The Creative Art of Wittering

14563308480_efbb735c1d_owitter verb (wittered, wittering) intrans (usually witter on) to talk or mutter ceaselessly and ineffectually.
ETYMOLOGY: 19c: probably a variant of whitter to chatter. Chambers Online Dictionary

It’s hard to know when rhizomatic learning is appropriate. On the one hand, when the community is the only curriculum then there does seem to be a real danger of inexperienced learners coming up with some awful nonsense – but on the other hand there is the serendipity of making new connections when learners are allowed to let their thoughts roam freely.

This week I met with both my supervisors. We were chatting, about stuff, and towards the end Fiona exclaimed with surprise that we’d really made progress.  A seemingly unfocussed conversation had actually been circling around a cluster of issues that are core to my thesis, and which I had not realised were connected.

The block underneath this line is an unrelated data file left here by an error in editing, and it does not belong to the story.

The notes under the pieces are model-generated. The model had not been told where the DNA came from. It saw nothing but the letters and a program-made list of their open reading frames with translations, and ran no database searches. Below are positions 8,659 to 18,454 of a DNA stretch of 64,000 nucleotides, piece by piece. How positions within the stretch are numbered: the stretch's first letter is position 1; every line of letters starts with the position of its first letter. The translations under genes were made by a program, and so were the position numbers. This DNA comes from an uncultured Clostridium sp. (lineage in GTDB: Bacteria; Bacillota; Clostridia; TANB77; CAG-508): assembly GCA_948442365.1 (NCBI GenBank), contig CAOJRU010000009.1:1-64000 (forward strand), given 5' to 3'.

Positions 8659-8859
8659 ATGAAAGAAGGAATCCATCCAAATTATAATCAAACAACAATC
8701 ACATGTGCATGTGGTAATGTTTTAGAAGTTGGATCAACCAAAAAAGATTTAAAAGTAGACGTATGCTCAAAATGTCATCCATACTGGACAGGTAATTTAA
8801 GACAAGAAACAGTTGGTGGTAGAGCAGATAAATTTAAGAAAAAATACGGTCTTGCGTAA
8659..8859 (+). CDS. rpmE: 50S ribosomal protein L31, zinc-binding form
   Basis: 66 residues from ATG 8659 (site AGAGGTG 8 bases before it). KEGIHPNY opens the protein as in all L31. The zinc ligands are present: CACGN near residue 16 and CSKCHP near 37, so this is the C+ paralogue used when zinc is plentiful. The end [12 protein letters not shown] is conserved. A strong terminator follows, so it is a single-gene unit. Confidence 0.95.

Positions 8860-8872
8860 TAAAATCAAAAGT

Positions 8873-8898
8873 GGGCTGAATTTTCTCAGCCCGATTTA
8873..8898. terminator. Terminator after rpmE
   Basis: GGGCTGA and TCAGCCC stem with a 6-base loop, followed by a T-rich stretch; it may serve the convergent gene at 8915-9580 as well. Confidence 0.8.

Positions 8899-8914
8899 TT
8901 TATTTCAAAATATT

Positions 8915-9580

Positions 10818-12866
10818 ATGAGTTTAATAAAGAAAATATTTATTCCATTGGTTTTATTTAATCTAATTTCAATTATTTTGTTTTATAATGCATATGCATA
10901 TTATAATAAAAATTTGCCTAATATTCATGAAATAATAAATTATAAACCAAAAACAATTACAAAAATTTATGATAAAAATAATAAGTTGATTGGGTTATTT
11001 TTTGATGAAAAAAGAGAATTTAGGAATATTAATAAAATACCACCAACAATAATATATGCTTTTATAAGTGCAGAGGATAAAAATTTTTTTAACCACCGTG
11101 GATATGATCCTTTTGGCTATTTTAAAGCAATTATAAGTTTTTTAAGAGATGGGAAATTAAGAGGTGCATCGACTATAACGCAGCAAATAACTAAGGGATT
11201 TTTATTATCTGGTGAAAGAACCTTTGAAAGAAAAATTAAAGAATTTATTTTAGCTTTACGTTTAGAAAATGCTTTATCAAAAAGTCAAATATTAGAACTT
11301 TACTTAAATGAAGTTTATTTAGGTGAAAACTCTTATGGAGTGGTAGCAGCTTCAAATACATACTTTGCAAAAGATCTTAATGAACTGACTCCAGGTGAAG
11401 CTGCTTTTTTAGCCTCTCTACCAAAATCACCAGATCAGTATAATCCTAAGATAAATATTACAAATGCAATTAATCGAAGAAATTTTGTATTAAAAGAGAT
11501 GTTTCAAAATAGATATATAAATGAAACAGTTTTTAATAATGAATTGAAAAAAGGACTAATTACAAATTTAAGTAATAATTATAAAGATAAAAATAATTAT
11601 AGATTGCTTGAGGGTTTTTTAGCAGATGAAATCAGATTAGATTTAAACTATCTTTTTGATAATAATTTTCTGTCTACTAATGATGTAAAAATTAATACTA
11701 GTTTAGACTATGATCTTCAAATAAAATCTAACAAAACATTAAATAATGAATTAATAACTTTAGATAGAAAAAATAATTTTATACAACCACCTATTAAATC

That’s the creative art of wittering 🙂

flickr photo by Internet Archive Book Images shared with no copyright restriction (Flickr Commons)


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5 Responses to The Creative Art of Wittering

  1. charlenedoland57 says:

    You’ve added to my vocabulary! I don’t think I’ve ever encountered “witter” or “wittering” before. I have observed that wittering is OFTEN effective. When we use someone as a sounding board, oftentimes the solution to our problem or puzzle comes to us as we are explaining it to the other person(s).

  2. tellio says:

    The similar word “nattering” is one I am familiar with. To natter on is to keep chatting away with no apparent purpose.

    • NomadWarMachine says:

      Yes, that’s similar. I thinl, though, that I associate nattering as a conversation, whereas wittering can be a monologue.

  3. dogtrax says:

    I witter, a lot.
    I also whittle ideas into shape.
    Sometimes, I wither, too.

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